The Cave

The Cave Blog

Archive for December, 2010

CFM December 2010 Heroes & Announcements

Friday, December 31st, 2010

Ok, so some of you already know that we’re expanding, again.  North Coast mobility and our friend Dennis have moved up to San Rafael and left warehouse 417 vacant.  We don’t have enough space for trampolines and other things we would really like to have, such as Yoga classes, so….    After negotiations and accounting and a bit of a stretch, we’re moving in and guess who are the local CFM heros ?  

Armando and Ivette are the epitomy of "High Work Capacity".  The work ethic of these two is unparrelleld. While you are sleeping, they are painting the expansion to your gym for free with their two kids, Allan & Nicole playing on the scaffold or watching movies in the truck.  Be sure to thank them if you see them!

Armando and Ivette are the epitomy of "High Work Capacity". The work ethic of these two is unparrelleld. While you are sleeping, they are painting the expansion to your gym for free with their two kids, Allan & Nicole playing on the scaffold or watching movies in the truck. Be sure to thank them if you see them!

We have a lot to be thankful to these two because they painted the large studio expansion and it would have been an even more gargantuan task if Armando hadn’t wipped out the paint job so quickly and effeciently.  Thank you so much, Armando and Ivette for helping make this thrid expansion possible.  Thankfully, we don’t have a demo to go along with it, but the paint work is even more complex because there are several rooms with differnet lighting requirements and detail work! 

Now for a few announcements:

New Classes starting next year:

CF at 5:15am on Mondays & Thursdays!  We have our friend and New Client Jeremy Newman to thank for pushing for and anchoring down this class, although he won’t be in until Thursday the 6th.  The Monday class starts on the 3rd of January, courtesy of coach Bill Berry!  Cheers for all you lunatics who are crazy enough to get up that early to torture yourselves!  I’ll be sleeping.

Pre-school Gymnastics class on Thursdays at 4:30pm.  Amanda Norton will be staffing this one.  We’ve had demand for this class for a while and with Seraphina coaching the respective class on Tuesdays at 4:30, we sometimes have people show up on Thursdays thinking that there’s one at that time.  Well now there is!  Don’t forget that you’re supposed to sign up for a monthly for kids’ classes or call ahead to see if you can do a first-time drop-in or a make-up.

Optional Skill Training on Thursdays from 8:30-10:30pm:  I will be staffing this generally and I’ll either run or set-up anyone who wants to come in and do a CrossFit workout at this time.  We’ve been making special arrangements for Jed to train regularly at this time and now it’s open to everybody.  This is also to make another day of gymnastics available for you gymnastics enthusiasts.  Gymnastics set-ups will take priority over parkour on Thursday nights and PK will take priority over gymnastics set-ups for Friday night OSTN if there are any conflicts.

Ninja Class on Sunday Nights 7-9pm w/ OSTN from 9-10pm:  This has still been going on although Bo is the only one who has been coming regularly to take advantage of it.    I’ll keep offering it and depending on attendance we may modify it.  If you are planning on coming to this, please call or text me seeing as that due to sparse attendance, if no one is scheduled to come I may not neccessarily be here.  This is a cool class where you can train for Saske and get good at just about any of the disciplines.  Don’t miss out.  If attendance remains low, we may change it to an OST night.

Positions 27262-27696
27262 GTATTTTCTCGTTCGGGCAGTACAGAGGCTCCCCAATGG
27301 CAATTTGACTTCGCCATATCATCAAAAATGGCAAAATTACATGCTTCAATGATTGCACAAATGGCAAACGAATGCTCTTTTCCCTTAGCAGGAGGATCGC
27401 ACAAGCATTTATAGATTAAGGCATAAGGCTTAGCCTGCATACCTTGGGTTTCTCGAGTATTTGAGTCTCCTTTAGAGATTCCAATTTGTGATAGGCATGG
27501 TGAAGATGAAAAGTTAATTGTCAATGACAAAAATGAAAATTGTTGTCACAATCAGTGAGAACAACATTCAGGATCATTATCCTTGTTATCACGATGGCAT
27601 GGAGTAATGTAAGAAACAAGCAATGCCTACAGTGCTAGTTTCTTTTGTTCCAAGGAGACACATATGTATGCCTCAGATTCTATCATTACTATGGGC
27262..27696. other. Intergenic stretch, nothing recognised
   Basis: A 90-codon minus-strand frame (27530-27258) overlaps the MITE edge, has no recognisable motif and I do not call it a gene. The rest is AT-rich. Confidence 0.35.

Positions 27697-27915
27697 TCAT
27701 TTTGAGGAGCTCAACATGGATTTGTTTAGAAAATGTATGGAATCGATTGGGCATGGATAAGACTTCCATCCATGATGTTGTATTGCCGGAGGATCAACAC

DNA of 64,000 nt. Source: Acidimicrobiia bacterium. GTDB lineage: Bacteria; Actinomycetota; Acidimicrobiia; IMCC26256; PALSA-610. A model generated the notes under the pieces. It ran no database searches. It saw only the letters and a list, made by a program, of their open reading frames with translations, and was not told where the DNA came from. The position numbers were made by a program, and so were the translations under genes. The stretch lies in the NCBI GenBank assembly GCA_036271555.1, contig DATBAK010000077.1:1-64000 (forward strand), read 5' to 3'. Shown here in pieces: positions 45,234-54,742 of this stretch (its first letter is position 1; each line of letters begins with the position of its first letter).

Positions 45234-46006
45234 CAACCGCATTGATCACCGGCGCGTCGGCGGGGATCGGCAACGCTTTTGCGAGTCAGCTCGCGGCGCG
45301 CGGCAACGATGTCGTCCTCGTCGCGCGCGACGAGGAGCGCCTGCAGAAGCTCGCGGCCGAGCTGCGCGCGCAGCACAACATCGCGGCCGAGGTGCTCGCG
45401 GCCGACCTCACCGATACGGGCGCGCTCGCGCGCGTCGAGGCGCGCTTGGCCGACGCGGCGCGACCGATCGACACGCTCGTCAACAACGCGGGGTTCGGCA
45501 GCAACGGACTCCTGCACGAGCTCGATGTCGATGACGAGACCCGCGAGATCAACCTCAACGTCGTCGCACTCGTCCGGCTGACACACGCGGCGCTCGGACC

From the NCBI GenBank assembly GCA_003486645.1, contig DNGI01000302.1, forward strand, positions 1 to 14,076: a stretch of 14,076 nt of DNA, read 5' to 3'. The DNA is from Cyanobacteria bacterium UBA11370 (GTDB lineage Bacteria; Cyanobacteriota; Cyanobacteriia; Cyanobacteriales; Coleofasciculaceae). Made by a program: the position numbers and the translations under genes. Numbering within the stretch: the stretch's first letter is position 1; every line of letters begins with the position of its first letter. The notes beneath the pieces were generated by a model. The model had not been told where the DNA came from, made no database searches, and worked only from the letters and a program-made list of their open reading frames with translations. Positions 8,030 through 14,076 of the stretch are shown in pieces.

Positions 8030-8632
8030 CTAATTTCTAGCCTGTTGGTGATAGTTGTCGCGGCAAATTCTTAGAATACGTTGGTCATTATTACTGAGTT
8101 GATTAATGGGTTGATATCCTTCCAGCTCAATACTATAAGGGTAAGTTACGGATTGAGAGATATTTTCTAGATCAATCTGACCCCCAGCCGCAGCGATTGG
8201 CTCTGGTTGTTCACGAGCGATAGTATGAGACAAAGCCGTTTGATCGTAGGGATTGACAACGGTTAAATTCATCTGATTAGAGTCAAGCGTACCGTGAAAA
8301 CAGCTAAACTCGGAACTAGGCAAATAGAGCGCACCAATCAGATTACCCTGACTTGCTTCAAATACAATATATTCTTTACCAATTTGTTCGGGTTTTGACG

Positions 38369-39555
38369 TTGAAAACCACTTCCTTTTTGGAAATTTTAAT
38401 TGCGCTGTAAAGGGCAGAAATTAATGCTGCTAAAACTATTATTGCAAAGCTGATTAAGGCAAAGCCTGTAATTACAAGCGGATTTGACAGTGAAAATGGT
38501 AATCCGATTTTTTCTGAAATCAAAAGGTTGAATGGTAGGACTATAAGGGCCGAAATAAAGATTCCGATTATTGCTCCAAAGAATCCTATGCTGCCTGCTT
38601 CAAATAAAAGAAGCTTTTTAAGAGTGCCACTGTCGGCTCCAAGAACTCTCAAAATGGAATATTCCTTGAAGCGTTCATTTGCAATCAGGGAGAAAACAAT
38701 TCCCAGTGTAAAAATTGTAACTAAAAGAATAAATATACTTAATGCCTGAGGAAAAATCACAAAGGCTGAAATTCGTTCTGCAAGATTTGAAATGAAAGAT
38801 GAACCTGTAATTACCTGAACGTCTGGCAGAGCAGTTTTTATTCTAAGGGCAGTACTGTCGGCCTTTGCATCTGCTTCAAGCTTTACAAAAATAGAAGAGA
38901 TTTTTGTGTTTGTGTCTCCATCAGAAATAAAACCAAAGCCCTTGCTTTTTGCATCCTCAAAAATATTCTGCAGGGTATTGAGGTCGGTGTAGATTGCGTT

Toddler Care (is finally here!)  Tues/Thurs 3:30-4:30pm:  For those moms who have been wanting to train but their little ones aren’t old enough to take classes yet, you can now do CrossFit with your little one being looked after by Amanda Norton just around the corner where you can be within earshot!  Pre-sign up is neccessary.  Currently we have Connellan’s Becket (aka Bucket) and Ayda’s Raven set to attend.  Be prepared to let you kids cry a little so you can workout.  You can’t keep the little mini-grommits happy all of the time and have any semblance of a life, you know!

That’s about it, guys, except don’t forget that we only have AM classes tomorrow with a concurrent kid’s class at 9am.  Also the “Epic Golden Gate Bridge” workout is on Saturday morning from 9am-2pm with Master Nick Wise devising the evilness! 

See you guys tomorrow or Saturday! 

Happy New Year,


Lessons From the Potato Diet

Thursday, December 30th, 2010

On October 1st, Chris Voigt began a diet of ONLY potatoes that would last for 60 straight days. Voigt is the executive director of the Washington State Potato Commission and undertook this diet as a way to raise awareness for potatoes. His goal was to maintain his bodyweight and test his health markers to demonstrate how healthy potatoes are. Over the course of his 60 day potato diet, Voigt prepared the russets in a variety of different ways but only allowed himself herbs and spices and no cooking oil or butter. He ate about 20 potatoes a day or until he felt full.  From the start of the diet to the end, Voigt lost 21 pounds, dropping from 197 to 176. He mentioned dropping a few waist sizes, which would indicate a good deal of the weight was fat loss. His total cholesterol dropped from 214 to 147. His triglycerides fell from 135 to 75 and his fasting blood glucose dropped from 104 to 94. These are some very impressive health metrics that you can see here.